One for opera buffs, or possibly just bohemians, this is an Aussie take on an Alsace-style blend, based on Pinot Gris. Aromatic and appealing, with orchard fruit and spring blossom on the nose, it segues into waxy, pear and apple spice flavours and a tangy finish.
Neudorf is best known for its Pinots and especially its stellar Chardonnay, but winemaker Tim Finn can turn his hand to aromatic white grapes, too. This rich, musky, off-dry Pinot Gris is a case in point. Floral and intense, it combines notes of rose petal, sweet pears and quince, supported by acidity. Complex stuff with less residual sugar than many Kiwi examples of the grape.
Pinot Grigio and Pinot Nero are very close genetically, so why not combine them in a white wine, vinifying the latter without its skins? The result is rather tasty, with aromatic, Golden Delicious apple, pear and quince notes, and just a hint of wild strawberry. Unoaked, refined and well balanced, this is a real find for less than £10.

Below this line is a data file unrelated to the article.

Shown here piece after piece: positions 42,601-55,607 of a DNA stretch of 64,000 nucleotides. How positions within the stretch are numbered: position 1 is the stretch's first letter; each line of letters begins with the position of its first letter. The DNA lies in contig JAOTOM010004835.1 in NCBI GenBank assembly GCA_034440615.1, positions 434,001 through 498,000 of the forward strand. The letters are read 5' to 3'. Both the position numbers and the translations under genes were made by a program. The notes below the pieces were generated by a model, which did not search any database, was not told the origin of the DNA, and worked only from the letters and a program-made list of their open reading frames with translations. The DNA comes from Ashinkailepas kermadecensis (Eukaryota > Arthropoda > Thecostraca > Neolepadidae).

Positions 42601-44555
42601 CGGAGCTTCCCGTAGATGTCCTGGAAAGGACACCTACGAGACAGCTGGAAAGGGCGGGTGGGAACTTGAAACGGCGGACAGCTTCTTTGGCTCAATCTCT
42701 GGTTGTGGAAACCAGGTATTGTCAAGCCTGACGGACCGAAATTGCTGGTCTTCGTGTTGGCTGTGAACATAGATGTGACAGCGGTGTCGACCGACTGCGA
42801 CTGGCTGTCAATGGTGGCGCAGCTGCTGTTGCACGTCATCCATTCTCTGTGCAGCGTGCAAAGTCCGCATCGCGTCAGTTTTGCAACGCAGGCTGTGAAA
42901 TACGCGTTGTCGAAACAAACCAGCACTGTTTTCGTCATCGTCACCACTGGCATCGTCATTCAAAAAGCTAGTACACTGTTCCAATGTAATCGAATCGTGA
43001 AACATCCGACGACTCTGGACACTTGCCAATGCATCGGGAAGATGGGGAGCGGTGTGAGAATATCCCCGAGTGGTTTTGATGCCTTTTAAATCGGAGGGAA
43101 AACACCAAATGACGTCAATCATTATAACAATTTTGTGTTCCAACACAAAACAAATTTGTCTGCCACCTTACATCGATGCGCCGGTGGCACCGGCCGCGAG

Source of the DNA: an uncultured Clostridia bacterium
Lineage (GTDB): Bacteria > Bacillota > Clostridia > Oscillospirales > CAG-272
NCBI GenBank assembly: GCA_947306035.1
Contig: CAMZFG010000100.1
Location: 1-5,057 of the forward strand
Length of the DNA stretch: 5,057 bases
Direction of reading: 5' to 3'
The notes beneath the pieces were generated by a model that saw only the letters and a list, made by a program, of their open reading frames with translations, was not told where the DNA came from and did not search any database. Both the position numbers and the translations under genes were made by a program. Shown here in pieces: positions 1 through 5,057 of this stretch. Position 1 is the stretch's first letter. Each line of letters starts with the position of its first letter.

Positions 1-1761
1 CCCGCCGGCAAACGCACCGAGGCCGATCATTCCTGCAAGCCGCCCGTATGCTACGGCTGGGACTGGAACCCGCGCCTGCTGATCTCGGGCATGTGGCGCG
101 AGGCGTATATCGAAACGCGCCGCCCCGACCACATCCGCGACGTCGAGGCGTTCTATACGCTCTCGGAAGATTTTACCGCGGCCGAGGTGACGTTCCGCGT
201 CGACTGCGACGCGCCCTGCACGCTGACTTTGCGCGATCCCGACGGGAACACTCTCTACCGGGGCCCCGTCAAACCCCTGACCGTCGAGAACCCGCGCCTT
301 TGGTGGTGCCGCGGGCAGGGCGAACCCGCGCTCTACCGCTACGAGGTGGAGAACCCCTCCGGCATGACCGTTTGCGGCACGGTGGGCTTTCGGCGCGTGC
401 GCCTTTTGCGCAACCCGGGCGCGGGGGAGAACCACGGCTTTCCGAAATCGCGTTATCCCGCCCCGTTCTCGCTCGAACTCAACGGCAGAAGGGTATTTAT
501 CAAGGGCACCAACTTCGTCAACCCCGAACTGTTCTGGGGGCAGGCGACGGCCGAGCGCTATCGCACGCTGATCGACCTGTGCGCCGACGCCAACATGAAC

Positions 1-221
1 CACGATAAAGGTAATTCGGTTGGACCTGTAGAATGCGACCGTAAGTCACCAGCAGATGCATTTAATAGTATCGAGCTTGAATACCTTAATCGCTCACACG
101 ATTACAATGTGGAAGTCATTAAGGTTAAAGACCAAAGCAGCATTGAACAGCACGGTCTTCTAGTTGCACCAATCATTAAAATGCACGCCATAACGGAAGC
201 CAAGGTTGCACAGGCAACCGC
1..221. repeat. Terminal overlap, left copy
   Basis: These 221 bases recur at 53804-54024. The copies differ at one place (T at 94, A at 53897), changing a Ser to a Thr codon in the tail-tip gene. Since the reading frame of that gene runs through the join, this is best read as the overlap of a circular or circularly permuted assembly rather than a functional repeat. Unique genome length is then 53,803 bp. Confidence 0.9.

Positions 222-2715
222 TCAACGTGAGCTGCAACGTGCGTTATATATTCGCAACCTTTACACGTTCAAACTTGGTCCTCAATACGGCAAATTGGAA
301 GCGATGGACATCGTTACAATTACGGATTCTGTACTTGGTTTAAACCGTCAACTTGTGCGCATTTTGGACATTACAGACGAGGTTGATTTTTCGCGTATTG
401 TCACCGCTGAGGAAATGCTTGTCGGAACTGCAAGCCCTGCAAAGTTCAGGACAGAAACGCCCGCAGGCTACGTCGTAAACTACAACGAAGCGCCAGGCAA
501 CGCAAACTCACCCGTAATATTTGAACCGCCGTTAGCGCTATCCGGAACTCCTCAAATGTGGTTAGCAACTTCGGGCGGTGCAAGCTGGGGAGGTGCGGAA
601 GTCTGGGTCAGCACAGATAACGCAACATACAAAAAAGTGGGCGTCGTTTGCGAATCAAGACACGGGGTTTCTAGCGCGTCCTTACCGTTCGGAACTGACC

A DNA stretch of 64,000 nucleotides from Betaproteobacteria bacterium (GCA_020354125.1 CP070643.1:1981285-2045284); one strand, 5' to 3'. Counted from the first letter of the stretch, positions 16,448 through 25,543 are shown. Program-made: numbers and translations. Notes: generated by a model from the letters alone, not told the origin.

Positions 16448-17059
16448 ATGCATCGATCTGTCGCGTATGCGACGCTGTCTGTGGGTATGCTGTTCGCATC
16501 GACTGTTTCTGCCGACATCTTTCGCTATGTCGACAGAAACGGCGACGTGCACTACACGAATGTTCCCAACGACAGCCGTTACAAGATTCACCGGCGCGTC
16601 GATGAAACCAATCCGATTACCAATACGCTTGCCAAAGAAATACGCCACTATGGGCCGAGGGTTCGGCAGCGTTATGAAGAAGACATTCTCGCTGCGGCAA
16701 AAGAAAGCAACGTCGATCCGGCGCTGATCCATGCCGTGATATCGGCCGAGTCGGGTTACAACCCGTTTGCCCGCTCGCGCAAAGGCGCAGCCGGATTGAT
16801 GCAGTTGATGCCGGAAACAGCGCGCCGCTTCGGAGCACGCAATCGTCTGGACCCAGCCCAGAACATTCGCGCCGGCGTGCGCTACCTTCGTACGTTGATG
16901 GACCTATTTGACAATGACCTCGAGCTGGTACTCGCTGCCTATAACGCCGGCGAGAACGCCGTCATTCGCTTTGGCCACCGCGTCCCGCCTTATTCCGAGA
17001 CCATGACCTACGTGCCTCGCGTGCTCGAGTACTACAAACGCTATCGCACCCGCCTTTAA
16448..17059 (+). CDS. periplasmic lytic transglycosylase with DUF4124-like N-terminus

You might be surprised to learn that Germany sells more Grauer Burgunder (aka Pinot Gris) in the UK than Riesling. The statistic is less depressing when you taste a wine like this soft, pear, fig and apple-like example from the Rheinhessen, however. A very appealing dry white with more acidity than is immediately apparent.
Both of my regular readers will know that I am not the greatest fan of Pinot Grigio/Gris when it’s watery and doesn’t taste of much. But this Kiwi example from the Awatere and Wairau Valleys is a very smart wine indeed. It’s just off-dry, with good texture and weight and beguiling flavours of pear and stone fruit. The wine finishes fresh and long on the palate. A really good food wine, too.
Made in a spicy, off-dry style that takes its inspiration from Alsace rather than northern Italy, this is a finely weighted Pinot Gris, with musk, peach and pear flavours, a creamy texture and enough acidity for balance. Exotic, but refreshing at the same time.